First name and last name
U.S. shipping address
Daytime phone number (this is for the trucking quote only)
This chair has a reserve. The sale price will include shipping to anywhere in the lower 48 states. Or you are welcome to pick it up in our storefront here in Covington, Ky.
I’m a big fan of the Taiwanese-made “carver’s vise” sold by many vendors with slightly different paint jobs. The vise is inexpensive and incredibly versatile, especially for chairmaking operations. Most students who take a chair class here seem to end up ordering one after using one of ours. The vise basically replaces a shaving horse.
Recently I decided to buy a few more of these vises so that every student could choose between one of the carver’s vises, or one of our also-excellent Hi Vises from Benchcrafted.
After writing about my love of the green Taiwanese vise, several readers told me I should try the version from StewMac. The company has upgraded the vise to improve its performance.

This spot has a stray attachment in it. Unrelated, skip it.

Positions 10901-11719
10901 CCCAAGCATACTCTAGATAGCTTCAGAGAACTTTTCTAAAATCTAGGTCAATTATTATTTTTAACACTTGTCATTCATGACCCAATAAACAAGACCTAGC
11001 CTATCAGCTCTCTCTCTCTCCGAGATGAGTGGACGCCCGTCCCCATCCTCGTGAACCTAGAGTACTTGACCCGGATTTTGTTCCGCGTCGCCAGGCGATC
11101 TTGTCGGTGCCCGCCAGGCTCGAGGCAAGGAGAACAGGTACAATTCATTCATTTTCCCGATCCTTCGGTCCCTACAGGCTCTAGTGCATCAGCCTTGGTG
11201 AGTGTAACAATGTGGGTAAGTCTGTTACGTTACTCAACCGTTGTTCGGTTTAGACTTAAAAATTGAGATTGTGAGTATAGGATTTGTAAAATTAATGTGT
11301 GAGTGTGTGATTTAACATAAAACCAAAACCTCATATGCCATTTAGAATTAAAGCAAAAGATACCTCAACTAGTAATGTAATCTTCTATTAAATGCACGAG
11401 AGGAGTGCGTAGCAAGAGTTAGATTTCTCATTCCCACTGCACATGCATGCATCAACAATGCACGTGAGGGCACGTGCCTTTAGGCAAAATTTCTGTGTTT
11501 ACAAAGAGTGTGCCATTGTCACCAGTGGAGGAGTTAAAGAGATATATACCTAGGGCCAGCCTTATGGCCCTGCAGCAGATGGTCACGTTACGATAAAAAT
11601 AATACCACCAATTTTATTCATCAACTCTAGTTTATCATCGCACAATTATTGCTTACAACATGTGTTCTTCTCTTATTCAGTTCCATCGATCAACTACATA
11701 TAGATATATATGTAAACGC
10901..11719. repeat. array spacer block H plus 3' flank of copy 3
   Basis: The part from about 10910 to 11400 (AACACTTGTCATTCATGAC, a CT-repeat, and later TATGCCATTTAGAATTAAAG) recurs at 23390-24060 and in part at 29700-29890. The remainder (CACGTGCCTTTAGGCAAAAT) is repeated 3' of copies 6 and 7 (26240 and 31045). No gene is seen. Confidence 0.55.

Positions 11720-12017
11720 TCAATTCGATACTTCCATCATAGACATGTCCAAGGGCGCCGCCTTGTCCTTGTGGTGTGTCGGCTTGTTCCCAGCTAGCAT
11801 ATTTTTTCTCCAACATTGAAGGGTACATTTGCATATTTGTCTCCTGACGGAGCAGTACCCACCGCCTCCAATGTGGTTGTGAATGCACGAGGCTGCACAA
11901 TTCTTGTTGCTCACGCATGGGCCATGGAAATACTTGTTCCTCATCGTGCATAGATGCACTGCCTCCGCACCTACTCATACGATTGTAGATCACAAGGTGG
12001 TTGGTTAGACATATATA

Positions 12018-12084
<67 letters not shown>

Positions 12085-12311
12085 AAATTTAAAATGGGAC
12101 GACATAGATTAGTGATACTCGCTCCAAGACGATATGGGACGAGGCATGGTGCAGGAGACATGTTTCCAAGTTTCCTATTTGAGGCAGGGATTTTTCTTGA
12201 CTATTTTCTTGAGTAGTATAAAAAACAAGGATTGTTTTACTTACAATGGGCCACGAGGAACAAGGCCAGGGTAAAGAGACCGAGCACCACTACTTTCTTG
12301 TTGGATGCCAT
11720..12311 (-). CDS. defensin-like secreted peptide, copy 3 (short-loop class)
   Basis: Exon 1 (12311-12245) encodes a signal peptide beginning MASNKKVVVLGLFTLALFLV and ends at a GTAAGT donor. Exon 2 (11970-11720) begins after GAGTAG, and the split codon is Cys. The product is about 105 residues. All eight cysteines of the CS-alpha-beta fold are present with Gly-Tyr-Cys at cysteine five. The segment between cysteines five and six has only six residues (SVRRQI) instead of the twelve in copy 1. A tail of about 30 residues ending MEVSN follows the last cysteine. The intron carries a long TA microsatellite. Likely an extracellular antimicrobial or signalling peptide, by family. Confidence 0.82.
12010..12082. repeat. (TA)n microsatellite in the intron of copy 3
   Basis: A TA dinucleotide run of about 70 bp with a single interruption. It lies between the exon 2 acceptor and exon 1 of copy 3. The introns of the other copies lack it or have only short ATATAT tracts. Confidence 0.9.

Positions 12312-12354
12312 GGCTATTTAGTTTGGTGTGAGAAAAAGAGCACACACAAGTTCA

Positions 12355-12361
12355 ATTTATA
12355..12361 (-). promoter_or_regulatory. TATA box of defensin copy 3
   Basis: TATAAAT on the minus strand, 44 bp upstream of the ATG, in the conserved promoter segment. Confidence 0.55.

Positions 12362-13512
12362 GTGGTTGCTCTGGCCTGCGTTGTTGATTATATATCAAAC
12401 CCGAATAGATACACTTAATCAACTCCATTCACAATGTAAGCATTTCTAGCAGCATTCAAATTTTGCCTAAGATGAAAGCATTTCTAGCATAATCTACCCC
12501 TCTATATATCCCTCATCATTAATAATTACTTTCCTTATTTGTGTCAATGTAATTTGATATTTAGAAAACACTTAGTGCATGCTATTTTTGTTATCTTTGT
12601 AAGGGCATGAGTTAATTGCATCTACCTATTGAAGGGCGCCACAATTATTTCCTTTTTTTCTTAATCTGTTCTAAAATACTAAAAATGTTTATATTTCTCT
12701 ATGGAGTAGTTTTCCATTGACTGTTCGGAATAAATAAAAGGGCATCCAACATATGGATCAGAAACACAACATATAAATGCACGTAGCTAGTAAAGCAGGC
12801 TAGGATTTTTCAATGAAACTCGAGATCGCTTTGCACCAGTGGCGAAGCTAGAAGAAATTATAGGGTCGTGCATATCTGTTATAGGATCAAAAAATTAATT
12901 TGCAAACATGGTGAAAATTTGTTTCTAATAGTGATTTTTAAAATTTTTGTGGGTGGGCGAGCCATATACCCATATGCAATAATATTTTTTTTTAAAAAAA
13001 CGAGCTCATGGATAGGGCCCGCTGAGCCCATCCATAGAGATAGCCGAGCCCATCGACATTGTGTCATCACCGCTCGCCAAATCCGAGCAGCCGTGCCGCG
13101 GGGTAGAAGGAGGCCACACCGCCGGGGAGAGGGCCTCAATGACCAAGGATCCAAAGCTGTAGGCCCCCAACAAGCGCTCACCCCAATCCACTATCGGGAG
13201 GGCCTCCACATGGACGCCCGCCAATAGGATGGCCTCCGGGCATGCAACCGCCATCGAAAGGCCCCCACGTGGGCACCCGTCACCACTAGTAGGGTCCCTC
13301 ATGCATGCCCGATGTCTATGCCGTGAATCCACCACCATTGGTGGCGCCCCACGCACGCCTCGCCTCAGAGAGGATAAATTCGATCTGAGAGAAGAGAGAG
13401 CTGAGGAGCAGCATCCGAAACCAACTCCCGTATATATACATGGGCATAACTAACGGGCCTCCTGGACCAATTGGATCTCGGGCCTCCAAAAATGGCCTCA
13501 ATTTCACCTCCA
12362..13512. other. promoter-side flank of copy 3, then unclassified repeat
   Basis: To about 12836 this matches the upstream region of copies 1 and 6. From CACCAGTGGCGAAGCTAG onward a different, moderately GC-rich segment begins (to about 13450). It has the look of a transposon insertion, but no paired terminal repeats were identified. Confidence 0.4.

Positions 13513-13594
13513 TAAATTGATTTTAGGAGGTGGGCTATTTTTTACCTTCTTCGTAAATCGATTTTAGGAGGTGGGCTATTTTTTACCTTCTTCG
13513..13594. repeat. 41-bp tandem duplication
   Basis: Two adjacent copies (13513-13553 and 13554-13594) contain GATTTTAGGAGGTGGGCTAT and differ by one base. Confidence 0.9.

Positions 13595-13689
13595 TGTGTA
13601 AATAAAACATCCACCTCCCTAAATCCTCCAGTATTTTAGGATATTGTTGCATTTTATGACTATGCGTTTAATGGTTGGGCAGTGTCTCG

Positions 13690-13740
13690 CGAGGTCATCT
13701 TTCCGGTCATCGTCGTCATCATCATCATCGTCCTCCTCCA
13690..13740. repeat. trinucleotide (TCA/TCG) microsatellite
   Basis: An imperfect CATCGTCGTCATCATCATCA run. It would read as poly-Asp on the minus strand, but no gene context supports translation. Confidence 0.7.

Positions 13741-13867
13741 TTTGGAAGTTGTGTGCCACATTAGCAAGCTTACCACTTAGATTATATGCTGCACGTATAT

I ordered one and immediately put it to work on the comb-back stick chair on my bench. Here is the short version of the review: Don’t bother with the StewMac. The upgrades are unnoticeable.
Instead, buy the Grizzly version of the vise, which is on sale for $129 with free shipping until Aug. 14. This is not a paid advertorial. If someone asked me to do something like that I’d tell them to poop up their own butts. The Grizzly version is basically half the price of the StewMac version (after shipping and taxes). And they work the same.
Let’s take a closer look.
The StewMac version is supposed to have hardwood jaws. They aren’t hardwood. They are a softwood – just like the jaws on the green versions.
The StewMac version has roller bearings to make the vise operate more smoothly. There is no difference in the speed or ease that both vises close. Both are swift. Neither is smoother than the other.
The StewMac version has a round handwheel with a plastic handle. The cheaper green versions have a simple cast handle. I prefer the simple cast handle. I don’t like plastic, and there is literally nothing wrong with the all-cast-iron handle.